Welcome to Give ‘Em Elle, a weekly column that hopes to bridge the gap between old school comics fandom and the progressive edge of comics culture. This week I'm thinking about queer subtext. Okay, full disclosure, I am literally always thinking about queer subtext. When I was in grad school, I taught a film class about queer subtext and how to find it. So that's where I'm coming from. But I'm especially thinking about it in comics thanks to this tweet I got last week:




It’s a cliché of course, but the classic example is Batman. A few years ago, our own Andrew Wheeler wrote the definitive essay about queerness and Batman, which I will do my best not to rehash here. Glen Weldon also covered that angle extensively in his excellent book The Caped Crusade, which quoted Andrew’s essay and also Grant Morrison, whose oft-repeated belief that there’s something “very very gay” about Batman is particularly interesting because he actually got to write the character for so long.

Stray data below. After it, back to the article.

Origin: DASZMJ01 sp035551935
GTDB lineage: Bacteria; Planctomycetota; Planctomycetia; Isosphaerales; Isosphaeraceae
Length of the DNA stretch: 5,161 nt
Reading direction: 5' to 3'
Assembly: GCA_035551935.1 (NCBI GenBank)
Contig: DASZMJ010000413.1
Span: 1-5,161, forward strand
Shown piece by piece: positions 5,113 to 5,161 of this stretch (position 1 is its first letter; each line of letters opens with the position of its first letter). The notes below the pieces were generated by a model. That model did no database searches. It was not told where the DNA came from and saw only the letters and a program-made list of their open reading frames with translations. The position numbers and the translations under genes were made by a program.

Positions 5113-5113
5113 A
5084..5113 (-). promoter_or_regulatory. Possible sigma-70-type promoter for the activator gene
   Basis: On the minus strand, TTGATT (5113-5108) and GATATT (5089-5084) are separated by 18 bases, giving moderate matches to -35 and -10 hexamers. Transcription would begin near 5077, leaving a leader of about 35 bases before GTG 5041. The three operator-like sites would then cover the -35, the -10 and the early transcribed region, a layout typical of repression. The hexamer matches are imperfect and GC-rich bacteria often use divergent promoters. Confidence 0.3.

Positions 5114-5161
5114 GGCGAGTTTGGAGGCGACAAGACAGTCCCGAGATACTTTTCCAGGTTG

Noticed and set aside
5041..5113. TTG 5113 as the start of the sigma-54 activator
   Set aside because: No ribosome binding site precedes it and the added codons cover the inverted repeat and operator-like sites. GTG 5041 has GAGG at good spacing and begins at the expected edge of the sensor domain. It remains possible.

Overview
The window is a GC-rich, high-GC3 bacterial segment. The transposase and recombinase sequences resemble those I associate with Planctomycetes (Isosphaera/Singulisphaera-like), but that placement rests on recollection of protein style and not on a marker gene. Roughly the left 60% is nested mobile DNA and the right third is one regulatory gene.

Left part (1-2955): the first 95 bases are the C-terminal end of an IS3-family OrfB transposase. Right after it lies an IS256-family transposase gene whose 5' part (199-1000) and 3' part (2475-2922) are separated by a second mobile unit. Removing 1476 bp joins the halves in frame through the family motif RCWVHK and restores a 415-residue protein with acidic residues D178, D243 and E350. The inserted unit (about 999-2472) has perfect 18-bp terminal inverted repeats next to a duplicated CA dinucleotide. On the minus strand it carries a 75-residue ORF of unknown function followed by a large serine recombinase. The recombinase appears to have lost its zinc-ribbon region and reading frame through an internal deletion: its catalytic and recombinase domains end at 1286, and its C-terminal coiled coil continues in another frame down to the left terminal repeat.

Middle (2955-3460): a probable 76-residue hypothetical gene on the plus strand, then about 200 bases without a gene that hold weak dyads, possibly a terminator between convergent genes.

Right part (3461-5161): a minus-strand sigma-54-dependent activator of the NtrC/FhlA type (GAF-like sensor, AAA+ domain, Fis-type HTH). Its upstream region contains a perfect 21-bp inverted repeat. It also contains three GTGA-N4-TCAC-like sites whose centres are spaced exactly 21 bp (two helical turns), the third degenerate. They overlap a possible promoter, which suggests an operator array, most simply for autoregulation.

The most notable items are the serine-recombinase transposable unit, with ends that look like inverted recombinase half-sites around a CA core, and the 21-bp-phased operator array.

It was Andrew who changed my thinking about the importance of Batman to gay men. Specifically, that a gay reader who sees something in Batman comics is not looking through Batman’s eyes and fantasizing about Robin. He’s looking through Robin’s eyes and fantasizing about Batman. This is something a lot of readers, including Frederic Wertham, have gotten wrong. If it’s Batman’s fantasy, it’s not healthy. But if it’s Robin’s fantasy, it’s perfectly normal. We all had crushes on adults when we were teens, after all.